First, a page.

- Vision and Curriculum
- Lockdown learning 2019/20
- Year 6
- Science: What's at the bottom of our pond
Flowers have male and female parts to enable them to reproduce (make new plants).
Once a flower grows, it needs to be pollinated. The most common pollinators are insects (for example bees, wasps and butterflies). Insects do not intentionally pollinate flowers, they move from flower to flower and pollen catches on their bodies as they go. This pollen is then transferred from one plant to another, pollinating the flowers. Over time, flowers have evolved so that they attract particular insects which are more successful at pollination. Again, this has not happened deliberately. For example, a bee may be attracted by a particular scent (smell). Flowers with that smell are more likely to be successful at pollination than other flowers and therefore more likely to reproduce. The seeds that they produce are also likely to have a stronger smell and so flowers change over time.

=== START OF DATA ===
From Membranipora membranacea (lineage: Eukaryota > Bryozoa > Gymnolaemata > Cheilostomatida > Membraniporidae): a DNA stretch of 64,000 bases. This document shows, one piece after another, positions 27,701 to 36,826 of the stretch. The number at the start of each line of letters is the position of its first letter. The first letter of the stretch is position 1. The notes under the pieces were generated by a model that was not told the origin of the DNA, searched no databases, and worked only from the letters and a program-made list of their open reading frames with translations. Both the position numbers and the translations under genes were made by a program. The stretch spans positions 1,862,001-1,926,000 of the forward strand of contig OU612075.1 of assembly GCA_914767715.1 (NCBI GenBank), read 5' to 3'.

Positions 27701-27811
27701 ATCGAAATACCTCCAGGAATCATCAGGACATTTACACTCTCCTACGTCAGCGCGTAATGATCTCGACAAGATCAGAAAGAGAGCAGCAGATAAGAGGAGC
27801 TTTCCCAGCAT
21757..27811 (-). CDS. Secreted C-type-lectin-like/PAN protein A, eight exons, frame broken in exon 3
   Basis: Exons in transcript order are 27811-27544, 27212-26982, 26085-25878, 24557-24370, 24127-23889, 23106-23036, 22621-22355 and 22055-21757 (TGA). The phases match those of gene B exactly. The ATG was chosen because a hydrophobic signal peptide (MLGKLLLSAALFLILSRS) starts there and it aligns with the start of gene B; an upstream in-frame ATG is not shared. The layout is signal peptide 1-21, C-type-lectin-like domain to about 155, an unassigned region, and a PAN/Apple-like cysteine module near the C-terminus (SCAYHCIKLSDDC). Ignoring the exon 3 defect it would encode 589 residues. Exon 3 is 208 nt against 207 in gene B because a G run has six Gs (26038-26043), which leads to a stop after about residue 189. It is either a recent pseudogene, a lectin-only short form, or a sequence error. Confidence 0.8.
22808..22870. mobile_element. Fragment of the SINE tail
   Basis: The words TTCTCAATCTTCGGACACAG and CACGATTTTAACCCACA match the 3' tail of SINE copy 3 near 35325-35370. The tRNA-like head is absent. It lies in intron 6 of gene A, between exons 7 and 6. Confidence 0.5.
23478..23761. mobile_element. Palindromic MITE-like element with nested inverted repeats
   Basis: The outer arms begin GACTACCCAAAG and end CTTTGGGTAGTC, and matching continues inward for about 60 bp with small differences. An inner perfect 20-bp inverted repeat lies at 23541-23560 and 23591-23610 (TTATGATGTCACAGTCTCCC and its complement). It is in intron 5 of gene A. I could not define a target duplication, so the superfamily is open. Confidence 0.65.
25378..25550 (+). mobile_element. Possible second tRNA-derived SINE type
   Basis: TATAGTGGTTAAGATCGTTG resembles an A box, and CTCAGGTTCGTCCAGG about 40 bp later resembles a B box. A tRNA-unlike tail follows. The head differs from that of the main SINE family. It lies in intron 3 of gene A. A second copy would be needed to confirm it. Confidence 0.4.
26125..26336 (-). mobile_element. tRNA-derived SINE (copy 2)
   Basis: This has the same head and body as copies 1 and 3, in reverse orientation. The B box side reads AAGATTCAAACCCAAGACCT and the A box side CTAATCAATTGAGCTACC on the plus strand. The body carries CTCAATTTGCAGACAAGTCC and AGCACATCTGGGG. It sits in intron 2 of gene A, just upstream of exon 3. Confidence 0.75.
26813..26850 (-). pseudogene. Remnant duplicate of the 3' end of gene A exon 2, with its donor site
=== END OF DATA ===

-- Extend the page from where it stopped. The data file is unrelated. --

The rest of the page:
This video shows tomato plants growing. Focus on how the flower becomes a fruit. It is a Youtube video, so please watch it with adult supervision.
Trees and grasses often pollinate by the wind. Catkins are an example of flowers which are blown from one plant to another for pollination.
Bats and birds also sometimes pollinate flowers. This is a less successful way to pollinate and therefore flowers that use this method tend to flower throughout the year to increase their chances of success. It is too cold in this country for plants to flower in the winter months, so this is not a common method in this country. Hummingbirds are an example of birds which pollinate flowers in this way. Again, it's a Youtube video, so please watch with supervision.